Sales of Diesel Cars In Europe Slightly Decline This Year, Study Shows

Volkswagen 2.0-liter TDI engine 1 photo
Photo: Volkswagen
LMC Automotive has published a market analysis by following sales results for diesel cars in Europe. Volkswagen’s Dieselgate scandal erupted last fall, and did not significantly affect sales of diesel-engined vehicles in Europe. However, things have changed at the beginning of this year, researchers say.
For the first time in the last few years, sales of diesel vehicles have dropped below 50% of the market. In Western Europe, for example, new car buyers preferred gasoline engines or hybrids, as the market share of diesel-engined vehicles dropped 2.2 percent in the first four months of the year. Just last month, the market share for diesel engines fell to 49.7 percent, a decline of 3.1 percent.

The new car market in Western Europe reached 4.87 million units in the first four months of this year, which marks a 7.7 increase over the same period of the previous year.

In the month of April 2016 alone, deliveries grew by eight percent. So the decline in diesel-engined cars in some categories is an actual result, and not a cause of a shrinking market.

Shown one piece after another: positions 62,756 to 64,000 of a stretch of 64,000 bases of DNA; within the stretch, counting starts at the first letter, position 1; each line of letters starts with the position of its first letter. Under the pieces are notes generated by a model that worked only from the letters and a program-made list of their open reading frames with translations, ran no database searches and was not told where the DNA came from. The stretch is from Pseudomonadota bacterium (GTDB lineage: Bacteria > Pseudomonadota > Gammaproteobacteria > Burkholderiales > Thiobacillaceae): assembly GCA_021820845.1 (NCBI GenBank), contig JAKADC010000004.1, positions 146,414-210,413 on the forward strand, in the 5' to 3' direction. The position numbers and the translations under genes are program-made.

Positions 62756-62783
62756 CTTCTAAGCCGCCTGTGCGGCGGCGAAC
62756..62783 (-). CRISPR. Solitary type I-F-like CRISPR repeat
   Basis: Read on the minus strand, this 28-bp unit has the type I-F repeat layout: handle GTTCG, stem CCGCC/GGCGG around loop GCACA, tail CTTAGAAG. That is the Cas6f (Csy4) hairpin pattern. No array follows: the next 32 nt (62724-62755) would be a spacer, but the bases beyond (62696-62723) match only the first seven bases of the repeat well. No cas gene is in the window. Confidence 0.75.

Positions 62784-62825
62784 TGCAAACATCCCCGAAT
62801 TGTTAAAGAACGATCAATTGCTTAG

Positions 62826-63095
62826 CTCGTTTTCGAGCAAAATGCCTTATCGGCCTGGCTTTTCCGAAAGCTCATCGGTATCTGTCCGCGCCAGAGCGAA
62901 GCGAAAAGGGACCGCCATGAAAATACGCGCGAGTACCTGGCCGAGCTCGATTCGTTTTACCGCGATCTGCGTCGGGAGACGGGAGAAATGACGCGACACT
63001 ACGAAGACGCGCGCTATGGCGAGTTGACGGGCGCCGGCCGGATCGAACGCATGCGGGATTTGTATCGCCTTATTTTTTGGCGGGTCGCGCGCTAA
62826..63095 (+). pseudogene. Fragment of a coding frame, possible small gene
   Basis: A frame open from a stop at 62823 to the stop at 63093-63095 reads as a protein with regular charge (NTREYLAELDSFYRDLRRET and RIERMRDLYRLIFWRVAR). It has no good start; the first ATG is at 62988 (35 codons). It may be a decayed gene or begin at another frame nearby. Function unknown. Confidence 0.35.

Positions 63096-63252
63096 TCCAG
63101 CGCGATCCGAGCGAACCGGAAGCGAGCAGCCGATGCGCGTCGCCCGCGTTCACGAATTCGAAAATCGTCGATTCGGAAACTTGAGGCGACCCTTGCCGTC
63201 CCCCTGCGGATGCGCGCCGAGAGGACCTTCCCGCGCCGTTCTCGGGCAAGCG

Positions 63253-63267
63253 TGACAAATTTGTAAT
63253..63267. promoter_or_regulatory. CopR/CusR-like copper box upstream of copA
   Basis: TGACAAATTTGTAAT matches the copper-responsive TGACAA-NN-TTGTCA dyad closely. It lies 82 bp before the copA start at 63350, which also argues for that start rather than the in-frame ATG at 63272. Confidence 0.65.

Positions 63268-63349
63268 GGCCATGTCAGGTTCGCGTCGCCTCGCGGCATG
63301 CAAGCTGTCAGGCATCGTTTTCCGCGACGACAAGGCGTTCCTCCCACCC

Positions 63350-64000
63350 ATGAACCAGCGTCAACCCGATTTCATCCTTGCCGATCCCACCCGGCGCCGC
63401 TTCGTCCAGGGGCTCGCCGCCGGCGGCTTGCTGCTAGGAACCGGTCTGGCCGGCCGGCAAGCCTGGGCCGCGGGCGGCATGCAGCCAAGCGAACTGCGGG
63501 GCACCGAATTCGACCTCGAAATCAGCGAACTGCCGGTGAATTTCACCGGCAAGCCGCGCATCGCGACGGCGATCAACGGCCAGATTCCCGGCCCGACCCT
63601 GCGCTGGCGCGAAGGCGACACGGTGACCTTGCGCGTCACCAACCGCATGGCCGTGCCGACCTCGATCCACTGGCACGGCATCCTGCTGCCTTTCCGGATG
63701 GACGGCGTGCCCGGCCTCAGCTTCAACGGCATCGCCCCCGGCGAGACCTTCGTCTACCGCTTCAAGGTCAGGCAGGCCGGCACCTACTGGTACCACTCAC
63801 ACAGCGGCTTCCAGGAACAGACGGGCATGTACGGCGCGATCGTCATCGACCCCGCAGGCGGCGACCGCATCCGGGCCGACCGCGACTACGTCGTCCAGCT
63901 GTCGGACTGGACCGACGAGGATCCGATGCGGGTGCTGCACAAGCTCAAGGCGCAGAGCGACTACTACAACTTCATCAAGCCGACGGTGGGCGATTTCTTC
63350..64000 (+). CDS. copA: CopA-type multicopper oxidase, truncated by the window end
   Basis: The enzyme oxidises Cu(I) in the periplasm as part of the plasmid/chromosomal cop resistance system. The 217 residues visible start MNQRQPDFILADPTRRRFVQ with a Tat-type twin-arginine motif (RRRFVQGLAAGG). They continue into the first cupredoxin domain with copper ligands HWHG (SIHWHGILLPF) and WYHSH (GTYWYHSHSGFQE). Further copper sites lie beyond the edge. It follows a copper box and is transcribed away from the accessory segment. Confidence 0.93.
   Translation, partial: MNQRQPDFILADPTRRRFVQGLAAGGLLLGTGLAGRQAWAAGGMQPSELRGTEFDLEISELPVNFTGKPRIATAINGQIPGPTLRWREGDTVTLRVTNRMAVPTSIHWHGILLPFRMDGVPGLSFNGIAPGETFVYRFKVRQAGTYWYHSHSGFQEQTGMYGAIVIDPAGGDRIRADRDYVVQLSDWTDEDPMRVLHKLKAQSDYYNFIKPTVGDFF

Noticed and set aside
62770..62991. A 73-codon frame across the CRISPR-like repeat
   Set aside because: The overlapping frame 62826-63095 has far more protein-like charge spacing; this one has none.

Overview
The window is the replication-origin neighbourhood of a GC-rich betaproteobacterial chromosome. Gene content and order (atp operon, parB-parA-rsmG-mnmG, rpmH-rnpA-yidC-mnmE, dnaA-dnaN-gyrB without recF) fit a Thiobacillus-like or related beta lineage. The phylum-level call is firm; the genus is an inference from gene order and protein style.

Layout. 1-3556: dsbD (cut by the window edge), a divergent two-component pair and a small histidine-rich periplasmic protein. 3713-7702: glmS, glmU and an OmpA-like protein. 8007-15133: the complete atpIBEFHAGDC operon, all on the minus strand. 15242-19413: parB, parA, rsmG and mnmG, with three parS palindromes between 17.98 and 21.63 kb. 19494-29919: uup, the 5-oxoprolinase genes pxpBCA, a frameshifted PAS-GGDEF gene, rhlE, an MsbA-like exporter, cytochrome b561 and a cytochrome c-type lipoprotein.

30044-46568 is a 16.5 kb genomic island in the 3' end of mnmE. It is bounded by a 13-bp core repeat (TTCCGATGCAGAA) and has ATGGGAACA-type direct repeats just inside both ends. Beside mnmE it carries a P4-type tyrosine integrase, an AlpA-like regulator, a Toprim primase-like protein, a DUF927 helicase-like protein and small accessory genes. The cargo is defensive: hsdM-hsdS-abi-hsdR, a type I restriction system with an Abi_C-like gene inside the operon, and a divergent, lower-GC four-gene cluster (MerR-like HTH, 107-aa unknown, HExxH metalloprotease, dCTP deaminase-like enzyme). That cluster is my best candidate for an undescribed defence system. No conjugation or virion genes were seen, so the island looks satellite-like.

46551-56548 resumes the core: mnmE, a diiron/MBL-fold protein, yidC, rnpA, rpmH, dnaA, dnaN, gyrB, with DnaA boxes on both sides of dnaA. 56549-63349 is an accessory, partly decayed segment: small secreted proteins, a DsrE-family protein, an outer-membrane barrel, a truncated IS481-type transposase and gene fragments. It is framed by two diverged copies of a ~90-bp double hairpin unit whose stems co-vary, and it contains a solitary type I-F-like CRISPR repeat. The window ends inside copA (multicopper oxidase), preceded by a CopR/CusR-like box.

As the researchers mentioned, the most significant declines for diesel vehicles happened in the compact segment and the subcompact segment, both leading the sales charts in Europe. Instead, sales of diesel-engined large sedans and A-segment cars remained mostly unchanged when compared to the same period of 2015.

As Automotive News reports, diesel engines are not seen as well as they used to be after the Dieselgate scandal. Negative publicity for this type of engine has been circling in the past few months, as several automakers were inspected by authorities to check for any wrongdoing.

At the same time, the European Union plans stricter emission regulations, and diesel vehicles might be the next to be significantly sanctioned. Over the years, the low CO2 emissions of these units made them favorable in legislation, but their Nitrogen Oxide emissions, as well as particulates, are making diesel engines undesirable again.
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About the author: Sebastian Toma
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Sebastian's love for cars began at a young age. Little did he know that a career would emerge from this passion (and that it would not, sadly, involve being a professional racecar driver). In over fourteen years, he got behind the wheel of several hundred vehicles and in the offices of the most important car publications in his homeland.
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